But that doesn’t mean sin doesn’t still try to tempt us. The Bible describes sin as an entity that seeks to control us. And the main mechanism that sin uses is the law. So even though we are no longer CONDEMNED, we still have bodies that are WEAK, NOT EVIL. Get that! Our flesh is NOT EVIL, it is WEAK. We have a free will we can exercise to use our bodies to do good or to do evil. The same is true for unsaved people, the difference is that the unsaved are still under law and condemnation, but believers are not condemned because there is no law. Believers now operate under a new relationship to the law; the law of the spirit of life (Romans 8:2). So “sin” for the believer is really a failure to show love, but it does not condemn. There may be natural consequences as a result of making poor choices, but it does not affect our justification, our righteous standing. It does not make us any less God’s child!

      We do not need to fear condemnation. Our motivation as believers should be love. Think about this, if we spent our energy thinking about loving others and showing love to others we would have to worry about breaking any laws. So if believers made this their focus instead of living in fear of condemnation, the obedience would just come naturally. Please understand, I am not talking about a way to “merit” salvation. Our salvation is a done deal the moment we are born again. Maintaining our salvation is never the motivation. Love should be the motivation.

      I know I’ve really rambled on here, but I wanted to try to lay this out in a logical progression. I hope somewhere along the way I was able to answer your question. Perhaps I’ve given you new questions to consider. Either way, please feel free to ask either Paul or myself. As believers we are coming out of a Protestant dark age, and our desire is to help bring others out of it. And as with anything we say, don’t just take our word for it! Search out the scriptures for yourself, as the Bereans did, whether these things are so.

      Blessing to you!


      • Joe said, on April 8, 2016 at 12:04 PM

        Thanks Andy! That does help to clear things up for me. So when John writes, ” Beloved, I write these things to you so that you will not sin. But if anybody does sin, we, have an advocate with the Father,” he is not talking about sin in the sense of being under the law of condemnation, but sin against the law of love, and Jesus Is OUR advocate before the Father when we commit such a sin? But why does he still need to be our advocate with the Father as believers? I’ve heard protestants refer to this one countless times. Am I reading the text wrong, maybe?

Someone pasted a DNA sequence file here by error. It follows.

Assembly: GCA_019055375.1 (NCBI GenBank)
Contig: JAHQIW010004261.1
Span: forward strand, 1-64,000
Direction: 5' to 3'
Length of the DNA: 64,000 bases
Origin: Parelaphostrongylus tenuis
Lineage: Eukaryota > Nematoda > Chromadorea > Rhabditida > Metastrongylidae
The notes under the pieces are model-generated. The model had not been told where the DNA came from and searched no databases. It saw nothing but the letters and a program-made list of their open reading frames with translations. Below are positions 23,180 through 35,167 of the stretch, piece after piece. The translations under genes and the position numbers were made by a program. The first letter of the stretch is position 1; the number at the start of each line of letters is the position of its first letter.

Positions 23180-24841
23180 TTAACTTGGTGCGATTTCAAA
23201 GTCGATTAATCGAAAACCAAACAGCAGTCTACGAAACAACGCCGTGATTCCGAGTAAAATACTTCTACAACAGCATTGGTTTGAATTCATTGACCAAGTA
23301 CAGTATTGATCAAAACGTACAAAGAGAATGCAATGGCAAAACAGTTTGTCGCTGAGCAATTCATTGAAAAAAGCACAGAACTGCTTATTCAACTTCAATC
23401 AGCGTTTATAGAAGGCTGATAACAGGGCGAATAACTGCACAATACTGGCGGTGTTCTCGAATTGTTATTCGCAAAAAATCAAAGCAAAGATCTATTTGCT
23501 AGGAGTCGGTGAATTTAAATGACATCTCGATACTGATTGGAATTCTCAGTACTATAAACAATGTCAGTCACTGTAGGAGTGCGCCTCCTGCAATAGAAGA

As a Protestant I had it drilled into my head that the sins I am most guilty of committing are what they called “sins of ommission.” That is, sinning not in what I did, but what I DIDN’T do. And I don’t mean stuff like not helping a neighbor when he clearly needed it or anything like that. I’m talking about pressing on me passages like, “do all things to the glory of God.” My trouble is, How in the world can I know if I’m doing all things to Gods glory when I’m not always consciously thinking about it? I got in the terrible habit of watching my inner thought life like a hawk to be absolutely positive that nothing not glorifying to God was going on in my mind. It’s a hard habit to break. What I really want to know is, when sinful thoughts enter our mind, thoughts that we hate, is that sinning against the law of love? Or if we momentarily entertain a temptation before rejecting it, is this momentary entertaining of the idea something we need to ask Gods fatherly forgiveness for? It would seem to make the Christisn life almost impossible if thst were true, because, after all, sometimes it’s hard to know if you’ve actually entertained the idea or not. Anyway, Protestantism has really messed up my walk with God. I can’t blame it exclusively for I am the one who embraced it, but much of it still has a hold on me. It’s odd–even though I rationally know I’m being overscrupulous, it’s hard to shake those thoughts and feelings. I think I even developed OCD about it all when u was in the fold. I’m making progress though, even if slowly. ThanKS Andy!